The Movie: 8/10
It’s rough and raw and it will make you cringe a few times, which is a good thing. Mid 90’s is the kind of film that not a lot of people I know will like, not at all. It’s portraying a slice of life that is fiction, but is told in a way that is meant to be more realistic, which can be confronting. It is the story of a young boy coming of age in a time and place that seems very non-kid friendly, however, it’s not Stand By Me, or The Wonder Years with that Hollywood shine and packaged vibe. It is, what a chef would say about my food, “rustic”. I love the way it looks, how it was filmed, the music, the camera work, the whole of this film is an experience that got my attention from the start.
As far as the story goes, don’t bring your judgmental cap to watch this movie. In fact if you are the type to have a judgmental hat, you might not even want to watch this one. We meet our leading young boy, Stevie, who puts himself amidst a few older boys and young men who clearly have little or no boundaries for what is age appropriate behavior. He’s desperate for some attention and for someone to just see him, this from an abusive relationship with his older brother, and a mother who might just be a bit too permissive…not judging, no hat on my head.
We see our little dude smoking, drinking, doing drugs, and experiencing time with an older woman, maybe 18 years old. This movie doesn’t shy away from those moments that make you squirm in your chair. It’s not wild and crazy kind of stuff, but it’s uncomfortable. It is, however, tempered with a lot of soulful moments that remind us just how hard and how shitty it is to go through adolescence.
Jonah Hill did a fine job of getting the best out of his cast. The vibe of boys let loose to raise themselves in a city that feels barren and void of any real direction is spot on. They are at a skateboarding shop, which seems abandoned by the grown ups who should be running it, and yet the eldest young man seems to be a real craftsman when it comes to repairing boards, so there is that hint of being grounded even as the rest of their behavior is pretty up in the air.
I found myself feeling like I had drifted into that world completely. I was convinced that the boys were each finding their way through their own tough times, encased almost in the concrete of the city. That concrete becomes the garden they grow up in, their natural world. It’s the connection they have to something less harsh, less manufactured as they roll gleefully through traffic down a busy street on their boards, almost like kids swinging off tire swings into a river in the country.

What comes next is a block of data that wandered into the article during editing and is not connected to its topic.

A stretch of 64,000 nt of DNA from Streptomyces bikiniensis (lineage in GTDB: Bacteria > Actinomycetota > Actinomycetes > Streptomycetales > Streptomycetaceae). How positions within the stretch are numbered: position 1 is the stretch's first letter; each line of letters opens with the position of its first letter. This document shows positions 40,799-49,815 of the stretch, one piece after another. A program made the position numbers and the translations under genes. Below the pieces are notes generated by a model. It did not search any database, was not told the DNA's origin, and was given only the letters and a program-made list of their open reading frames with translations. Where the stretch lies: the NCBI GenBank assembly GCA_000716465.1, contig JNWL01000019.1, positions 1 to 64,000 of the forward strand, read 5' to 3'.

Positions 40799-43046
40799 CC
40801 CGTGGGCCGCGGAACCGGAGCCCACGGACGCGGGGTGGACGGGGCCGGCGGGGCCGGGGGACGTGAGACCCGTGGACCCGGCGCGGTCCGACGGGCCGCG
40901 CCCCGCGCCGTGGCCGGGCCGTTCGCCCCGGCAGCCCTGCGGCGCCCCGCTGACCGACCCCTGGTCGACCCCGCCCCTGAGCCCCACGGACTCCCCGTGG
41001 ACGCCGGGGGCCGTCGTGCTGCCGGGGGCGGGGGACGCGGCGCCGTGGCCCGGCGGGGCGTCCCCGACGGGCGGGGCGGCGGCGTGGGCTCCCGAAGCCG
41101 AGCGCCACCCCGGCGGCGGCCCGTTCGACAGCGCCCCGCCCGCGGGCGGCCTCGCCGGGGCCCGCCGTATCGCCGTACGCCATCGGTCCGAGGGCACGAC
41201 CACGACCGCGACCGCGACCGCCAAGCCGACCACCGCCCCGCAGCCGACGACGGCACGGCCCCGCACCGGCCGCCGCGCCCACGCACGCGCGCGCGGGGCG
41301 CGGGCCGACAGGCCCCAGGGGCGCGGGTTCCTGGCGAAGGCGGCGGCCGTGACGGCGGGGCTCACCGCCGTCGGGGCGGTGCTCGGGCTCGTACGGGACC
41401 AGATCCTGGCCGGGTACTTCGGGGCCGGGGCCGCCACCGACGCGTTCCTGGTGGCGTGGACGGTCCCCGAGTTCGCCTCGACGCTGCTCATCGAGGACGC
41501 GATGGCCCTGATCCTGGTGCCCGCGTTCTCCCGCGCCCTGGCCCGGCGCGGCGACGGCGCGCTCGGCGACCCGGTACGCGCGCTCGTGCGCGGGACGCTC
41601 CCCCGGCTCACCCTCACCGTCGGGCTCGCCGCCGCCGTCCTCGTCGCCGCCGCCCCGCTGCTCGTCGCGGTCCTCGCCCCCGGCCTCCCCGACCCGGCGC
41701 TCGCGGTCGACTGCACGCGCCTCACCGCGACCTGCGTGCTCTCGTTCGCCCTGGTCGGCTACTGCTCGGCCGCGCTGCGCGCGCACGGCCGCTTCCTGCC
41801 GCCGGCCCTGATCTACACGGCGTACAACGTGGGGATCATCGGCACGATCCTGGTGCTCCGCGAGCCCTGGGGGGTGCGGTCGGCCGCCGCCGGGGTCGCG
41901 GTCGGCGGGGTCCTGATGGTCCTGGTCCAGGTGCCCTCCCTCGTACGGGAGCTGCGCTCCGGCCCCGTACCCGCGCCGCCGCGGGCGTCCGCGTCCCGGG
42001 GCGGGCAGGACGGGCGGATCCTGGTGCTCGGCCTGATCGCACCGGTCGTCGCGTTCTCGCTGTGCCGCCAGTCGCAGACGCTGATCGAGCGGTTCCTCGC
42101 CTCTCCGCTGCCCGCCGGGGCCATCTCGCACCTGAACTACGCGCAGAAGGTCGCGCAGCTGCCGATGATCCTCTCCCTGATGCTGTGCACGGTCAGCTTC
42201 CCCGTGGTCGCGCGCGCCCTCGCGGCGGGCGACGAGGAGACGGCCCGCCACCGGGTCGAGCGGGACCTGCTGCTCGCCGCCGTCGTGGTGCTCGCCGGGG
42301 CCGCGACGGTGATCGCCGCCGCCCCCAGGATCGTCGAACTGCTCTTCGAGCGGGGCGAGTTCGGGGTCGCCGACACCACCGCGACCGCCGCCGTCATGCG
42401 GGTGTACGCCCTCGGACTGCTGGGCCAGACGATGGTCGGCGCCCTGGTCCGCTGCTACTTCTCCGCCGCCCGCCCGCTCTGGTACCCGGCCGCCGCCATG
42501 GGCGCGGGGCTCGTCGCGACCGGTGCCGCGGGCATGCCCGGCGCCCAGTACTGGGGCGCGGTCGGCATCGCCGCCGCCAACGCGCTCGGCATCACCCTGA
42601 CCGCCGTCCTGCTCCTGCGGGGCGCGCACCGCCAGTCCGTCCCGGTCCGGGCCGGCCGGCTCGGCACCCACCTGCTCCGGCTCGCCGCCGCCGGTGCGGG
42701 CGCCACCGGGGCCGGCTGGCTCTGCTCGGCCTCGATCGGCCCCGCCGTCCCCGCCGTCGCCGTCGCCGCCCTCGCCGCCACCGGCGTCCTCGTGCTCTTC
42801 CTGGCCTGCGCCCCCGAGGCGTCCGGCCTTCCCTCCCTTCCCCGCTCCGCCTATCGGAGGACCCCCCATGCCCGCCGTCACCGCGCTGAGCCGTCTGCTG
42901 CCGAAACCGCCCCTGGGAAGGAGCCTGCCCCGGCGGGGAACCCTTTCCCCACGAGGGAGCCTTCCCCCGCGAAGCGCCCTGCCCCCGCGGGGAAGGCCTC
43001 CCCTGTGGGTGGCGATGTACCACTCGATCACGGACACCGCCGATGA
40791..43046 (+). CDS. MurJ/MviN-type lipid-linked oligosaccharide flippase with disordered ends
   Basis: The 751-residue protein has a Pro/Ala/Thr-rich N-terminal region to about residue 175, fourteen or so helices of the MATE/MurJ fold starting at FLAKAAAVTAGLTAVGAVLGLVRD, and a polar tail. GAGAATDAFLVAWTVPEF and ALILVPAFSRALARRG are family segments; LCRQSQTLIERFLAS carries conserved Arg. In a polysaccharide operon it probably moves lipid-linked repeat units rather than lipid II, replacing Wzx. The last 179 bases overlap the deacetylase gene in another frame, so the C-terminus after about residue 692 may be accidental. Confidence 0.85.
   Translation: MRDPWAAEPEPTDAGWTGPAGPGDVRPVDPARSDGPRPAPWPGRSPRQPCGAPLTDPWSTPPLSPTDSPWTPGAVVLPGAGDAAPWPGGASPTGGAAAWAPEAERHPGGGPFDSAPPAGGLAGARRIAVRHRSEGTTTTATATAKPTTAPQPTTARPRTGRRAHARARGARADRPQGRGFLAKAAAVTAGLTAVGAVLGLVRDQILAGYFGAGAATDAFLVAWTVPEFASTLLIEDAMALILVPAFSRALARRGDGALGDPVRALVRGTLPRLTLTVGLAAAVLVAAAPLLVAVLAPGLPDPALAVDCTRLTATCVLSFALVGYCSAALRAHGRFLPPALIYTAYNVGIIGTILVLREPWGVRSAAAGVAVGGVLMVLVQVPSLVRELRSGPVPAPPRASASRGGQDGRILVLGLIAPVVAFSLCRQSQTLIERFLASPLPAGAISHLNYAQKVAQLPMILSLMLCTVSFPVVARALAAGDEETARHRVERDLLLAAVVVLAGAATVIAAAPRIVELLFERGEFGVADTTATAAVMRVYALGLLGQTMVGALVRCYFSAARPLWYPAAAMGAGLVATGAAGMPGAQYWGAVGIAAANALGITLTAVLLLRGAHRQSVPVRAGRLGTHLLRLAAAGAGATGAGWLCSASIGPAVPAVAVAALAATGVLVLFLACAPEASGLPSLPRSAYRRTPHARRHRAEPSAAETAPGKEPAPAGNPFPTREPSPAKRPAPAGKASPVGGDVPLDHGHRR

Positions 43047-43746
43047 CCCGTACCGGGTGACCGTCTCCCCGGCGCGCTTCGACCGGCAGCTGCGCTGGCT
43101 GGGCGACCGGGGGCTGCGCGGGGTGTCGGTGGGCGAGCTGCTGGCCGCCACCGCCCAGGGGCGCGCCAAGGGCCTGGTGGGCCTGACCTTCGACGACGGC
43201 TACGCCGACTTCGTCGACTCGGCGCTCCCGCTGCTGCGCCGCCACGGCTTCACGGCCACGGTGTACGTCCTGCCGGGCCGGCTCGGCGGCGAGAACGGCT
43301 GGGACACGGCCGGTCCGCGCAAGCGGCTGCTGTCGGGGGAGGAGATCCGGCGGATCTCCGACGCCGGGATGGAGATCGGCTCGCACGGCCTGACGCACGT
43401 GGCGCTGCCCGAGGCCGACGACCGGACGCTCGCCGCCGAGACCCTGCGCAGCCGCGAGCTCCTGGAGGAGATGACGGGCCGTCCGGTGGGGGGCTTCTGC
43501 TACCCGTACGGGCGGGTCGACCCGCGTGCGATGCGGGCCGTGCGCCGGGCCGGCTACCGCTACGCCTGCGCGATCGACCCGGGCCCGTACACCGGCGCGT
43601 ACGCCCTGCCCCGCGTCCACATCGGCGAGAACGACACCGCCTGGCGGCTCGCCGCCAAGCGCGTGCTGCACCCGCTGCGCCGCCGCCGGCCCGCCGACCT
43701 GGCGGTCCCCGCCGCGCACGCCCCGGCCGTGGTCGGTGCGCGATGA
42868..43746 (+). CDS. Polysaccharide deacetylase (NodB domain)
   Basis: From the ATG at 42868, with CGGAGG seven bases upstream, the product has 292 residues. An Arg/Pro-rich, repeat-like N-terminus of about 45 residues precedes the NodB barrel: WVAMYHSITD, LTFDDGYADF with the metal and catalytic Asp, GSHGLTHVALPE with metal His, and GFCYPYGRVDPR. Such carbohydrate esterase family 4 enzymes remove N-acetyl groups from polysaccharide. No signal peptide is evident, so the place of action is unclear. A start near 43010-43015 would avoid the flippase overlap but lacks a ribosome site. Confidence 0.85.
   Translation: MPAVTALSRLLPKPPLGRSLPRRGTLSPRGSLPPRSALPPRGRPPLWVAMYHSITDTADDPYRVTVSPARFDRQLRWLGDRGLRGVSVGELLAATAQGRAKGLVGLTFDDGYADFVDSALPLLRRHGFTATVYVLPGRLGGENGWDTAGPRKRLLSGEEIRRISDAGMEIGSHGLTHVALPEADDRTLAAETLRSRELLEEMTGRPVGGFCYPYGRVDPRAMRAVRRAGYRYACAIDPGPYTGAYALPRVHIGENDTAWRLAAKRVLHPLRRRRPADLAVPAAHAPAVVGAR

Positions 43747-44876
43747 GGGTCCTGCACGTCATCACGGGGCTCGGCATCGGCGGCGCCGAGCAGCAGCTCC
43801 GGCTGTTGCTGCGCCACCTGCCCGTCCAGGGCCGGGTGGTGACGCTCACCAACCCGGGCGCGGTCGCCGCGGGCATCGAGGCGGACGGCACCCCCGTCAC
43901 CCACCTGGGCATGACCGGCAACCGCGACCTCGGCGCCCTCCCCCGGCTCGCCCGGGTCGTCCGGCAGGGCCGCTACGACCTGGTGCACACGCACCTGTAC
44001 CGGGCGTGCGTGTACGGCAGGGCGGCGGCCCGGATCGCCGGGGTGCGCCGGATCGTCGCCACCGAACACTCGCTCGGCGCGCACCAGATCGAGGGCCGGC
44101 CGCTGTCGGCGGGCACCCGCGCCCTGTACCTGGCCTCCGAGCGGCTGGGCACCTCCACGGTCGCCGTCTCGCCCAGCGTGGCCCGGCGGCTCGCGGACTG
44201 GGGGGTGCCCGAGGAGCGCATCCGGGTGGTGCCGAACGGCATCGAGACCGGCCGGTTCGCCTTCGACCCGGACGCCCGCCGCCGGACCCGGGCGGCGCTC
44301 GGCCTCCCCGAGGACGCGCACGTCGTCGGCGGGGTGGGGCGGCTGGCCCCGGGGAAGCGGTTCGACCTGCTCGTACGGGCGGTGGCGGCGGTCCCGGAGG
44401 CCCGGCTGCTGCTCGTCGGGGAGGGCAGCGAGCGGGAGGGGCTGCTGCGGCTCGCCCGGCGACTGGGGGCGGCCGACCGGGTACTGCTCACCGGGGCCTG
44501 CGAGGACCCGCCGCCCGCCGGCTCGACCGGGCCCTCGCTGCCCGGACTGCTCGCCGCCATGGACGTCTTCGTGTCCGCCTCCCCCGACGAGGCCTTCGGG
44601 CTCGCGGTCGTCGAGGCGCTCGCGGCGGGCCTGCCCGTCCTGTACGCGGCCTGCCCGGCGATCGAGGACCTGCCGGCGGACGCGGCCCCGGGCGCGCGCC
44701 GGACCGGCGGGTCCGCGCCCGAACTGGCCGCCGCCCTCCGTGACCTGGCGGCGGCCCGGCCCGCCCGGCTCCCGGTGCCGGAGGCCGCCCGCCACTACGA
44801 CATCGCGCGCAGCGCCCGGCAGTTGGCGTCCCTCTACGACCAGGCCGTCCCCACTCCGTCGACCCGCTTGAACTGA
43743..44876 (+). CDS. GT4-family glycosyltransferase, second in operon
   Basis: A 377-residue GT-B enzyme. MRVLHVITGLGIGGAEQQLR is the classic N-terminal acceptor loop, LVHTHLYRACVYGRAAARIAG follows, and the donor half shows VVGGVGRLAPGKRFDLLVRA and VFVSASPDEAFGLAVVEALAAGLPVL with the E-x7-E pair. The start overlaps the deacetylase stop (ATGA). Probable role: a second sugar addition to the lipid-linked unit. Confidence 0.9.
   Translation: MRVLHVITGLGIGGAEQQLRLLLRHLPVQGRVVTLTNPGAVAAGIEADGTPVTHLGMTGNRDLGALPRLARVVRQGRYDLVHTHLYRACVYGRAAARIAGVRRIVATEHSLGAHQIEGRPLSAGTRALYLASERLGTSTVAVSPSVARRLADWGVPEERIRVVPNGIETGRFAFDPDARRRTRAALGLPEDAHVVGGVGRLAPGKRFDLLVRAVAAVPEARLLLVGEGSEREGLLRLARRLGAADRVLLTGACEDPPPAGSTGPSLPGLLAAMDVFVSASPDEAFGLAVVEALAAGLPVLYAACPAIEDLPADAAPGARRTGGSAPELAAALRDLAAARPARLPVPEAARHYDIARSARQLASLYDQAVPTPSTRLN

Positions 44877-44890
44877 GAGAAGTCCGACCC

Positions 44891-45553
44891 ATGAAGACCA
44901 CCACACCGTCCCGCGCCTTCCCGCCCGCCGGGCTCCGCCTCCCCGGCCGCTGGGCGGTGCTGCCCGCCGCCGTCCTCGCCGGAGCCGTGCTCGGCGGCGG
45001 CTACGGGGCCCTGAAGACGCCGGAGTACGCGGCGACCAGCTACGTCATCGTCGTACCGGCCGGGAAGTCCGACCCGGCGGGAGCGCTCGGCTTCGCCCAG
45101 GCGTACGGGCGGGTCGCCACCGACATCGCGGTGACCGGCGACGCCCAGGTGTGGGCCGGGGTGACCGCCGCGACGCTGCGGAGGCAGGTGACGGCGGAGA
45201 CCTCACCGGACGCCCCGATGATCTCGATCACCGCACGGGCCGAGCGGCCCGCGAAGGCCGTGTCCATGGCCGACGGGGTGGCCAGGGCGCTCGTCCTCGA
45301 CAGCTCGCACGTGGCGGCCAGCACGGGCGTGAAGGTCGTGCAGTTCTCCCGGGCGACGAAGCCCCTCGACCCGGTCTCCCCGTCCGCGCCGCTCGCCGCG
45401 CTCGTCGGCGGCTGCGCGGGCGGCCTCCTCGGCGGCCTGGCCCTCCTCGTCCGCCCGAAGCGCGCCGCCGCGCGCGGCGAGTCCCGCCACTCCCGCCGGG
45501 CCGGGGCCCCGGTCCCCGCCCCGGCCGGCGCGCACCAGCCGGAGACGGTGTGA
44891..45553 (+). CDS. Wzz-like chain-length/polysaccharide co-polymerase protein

We have all seen a lot of movies and we know the story of growing up, it’s harsh, it’s cold sometimes, it’s wrapped in sadness and confusion and we are all grasping at something to pull us through. Our Stevie finds his own way, even if we want to grab him up and put him in a safer place. Through it all he learns the same lessons we all do, just not in the way we want to think of a young kid learning about life. He is a tough little guy and at one point after many many hard knocks to his small body throughout the movie, one of the older young men tells him he takes the hardest hits of anyone he’s ever known….and then quickly poignantly says, “You know you don’t have to, right?” and Stevie takes that on board immediately and it’s like a huge weight is lifted from his little shoulders. This is the beauty of this film, it reaches into places we don’t always see in the people we know and love who, on the outside, appear to be self destructive or cut off from the world around them….they aren’t really, and it takes just that one person, that one moment to turn it all around. You just have to be open to it, don’t dismiss it just because you don’t like the choices of these fictional characters. It will dig at your heart because it’s very true to life, and I think that says a lot about the writer/director, Hill, along with his cast.
I would recommend Mid 90’s, immediately followed by something like Toy Story 3 to cheer you up…well, almost:)
- Commentary By Writer/Director Jonah Hill And Director Of Photography Christopher Blauvelt.
- Deleted Scenes (3 Minutes) – A couple of deleted scenes that are actually good and could have been included in the movie.
- UV Digital Copy
Audio & Video: 8/10
Presented on Blu-ray in 1080P, Mid90’s uses a very 90’s aspect ratio of 1.33:1. Shot on super 16 film there is a very grainy grimy look to the whole shoot. The transfer here on the Blu-ray does preserve that look but I found the grain looks unnatural in most of the shots. Facial detail is very good and black levels are on point.
The DTS-HD Master Audio 5.1 track used here is consistent but not showy in any respect. The score by Trent Reznor and Atticus Ross is showcased and dialog is clear and central as it should be.
Overall Score 8/10